Invasive Apple Snail Removal at Red Mountain Lake
The Arizona Game and Fish Department (Department) conducted an invasive Apple Snail removal at Red Mountain Lake on November 15, 2016. Apple Snails were first confirmed in Red Mountain Lake in 2015. How did they get there? The most likely scenario is someone illegally dumped their aquarium full of Apple Snails into the lake. Apple Snails are native to Rio Parana and Argentina in South America. They can quickly infest a lake because they reproduce very rapidly. One Apple Snail female can produce up to 15,000 offspring per year. Not to mention, they also present a major risk to native wetland ecosystems by altering native freshwater habitats significantly through competition for food and space as well as affecting nutrient fluxes. Humans should be cautious when handling Apple Snails. These snails are an intermediate host for the rat lungworm (Angiostrongylus cantonensis), a nematode that can cause meningitis in humans.
This is the Departments fifth Apple Snail removal effort at Red Mountain Lake. During the survey, 3 canoes were used to look for Apple Snails focusing around aquatic vegetation. Any adults found were removed most often using nets to scoop them up off the bottom. Biologists also knocked any Apple Snail egg mass that were on vegetation into the water. Apple Snails lay egg masses on vegetation above the water because egg masses need to remain dry until hatching. The effort took 3 hours and resulted in the removal of over 200 adult Apple Snails and destroyed approximately 100 egg masses.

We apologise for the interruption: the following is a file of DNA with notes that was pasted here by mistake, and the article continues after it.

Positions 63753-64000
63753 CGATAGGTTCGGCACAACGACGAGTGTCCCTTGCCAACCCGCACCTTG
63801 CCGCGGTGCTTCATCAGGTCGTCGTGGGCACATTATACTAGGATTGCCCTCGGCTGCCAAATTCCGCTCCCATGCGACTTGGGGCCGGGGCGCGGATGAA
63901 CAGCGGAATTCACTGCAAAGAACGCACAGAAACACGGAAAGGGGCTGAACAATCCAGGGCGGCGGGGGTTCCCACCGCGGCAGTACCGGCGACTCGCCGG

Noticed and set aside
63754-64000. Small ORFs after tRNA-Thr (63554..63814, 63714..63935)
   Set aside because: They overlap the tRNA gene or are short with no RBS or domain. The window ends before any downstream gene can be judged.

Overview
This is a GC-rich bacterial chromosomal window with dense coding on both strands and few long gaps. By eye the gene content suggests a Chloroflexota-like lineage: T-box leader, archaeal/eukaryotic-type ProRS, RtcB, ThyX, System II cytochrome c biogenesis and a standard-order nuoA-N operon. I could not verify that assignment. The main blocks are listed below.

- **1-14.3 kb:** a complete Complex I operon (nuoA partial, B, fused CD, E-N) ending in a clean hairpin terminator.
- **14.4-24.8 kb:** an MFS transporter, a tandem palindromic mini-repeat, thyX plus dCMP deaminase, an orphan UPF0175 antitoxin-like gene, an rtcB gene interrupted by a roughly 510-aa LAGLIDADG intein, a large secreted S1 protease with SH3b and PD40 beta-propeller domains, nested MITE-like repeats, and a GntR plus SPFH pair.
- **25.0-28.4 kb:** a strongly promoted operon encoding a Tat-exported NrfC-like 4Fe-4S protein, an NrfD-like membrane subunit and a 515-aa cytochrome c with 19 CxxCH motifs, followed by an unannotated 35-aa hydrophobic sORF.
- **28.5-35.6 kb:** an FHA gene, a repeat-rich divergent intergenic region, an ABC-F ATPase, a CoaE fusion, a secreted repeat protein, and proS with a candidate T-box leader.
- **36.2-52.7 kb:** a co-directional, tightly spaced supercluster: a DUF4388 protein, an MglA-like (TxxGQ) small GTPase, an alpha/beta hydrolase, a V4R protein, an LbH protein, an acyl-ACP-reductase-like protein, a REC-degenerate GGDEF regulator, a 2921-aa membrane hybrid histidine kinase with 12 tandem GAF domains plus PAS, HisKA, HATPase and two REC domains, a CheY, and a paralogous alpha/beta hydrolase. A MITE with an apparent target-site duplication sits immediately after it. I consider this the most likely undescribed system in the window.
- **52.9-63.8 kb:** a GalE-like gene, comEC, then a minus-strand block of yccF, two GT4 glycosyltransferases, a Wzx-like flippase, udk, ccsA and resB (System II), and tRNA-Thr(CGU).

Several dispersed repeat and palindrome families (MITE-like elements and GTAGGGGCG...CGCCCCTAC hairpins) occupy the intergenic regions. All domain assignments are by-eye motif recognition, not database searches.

Please help us in our effort to stop the spread of invasive species by not dumping any aquatic species in our lakes and streams. Learn more about Apple Snails and aquatic invasive species that are in Arizona. Learn how you can stop the spread of aquatic invasive species!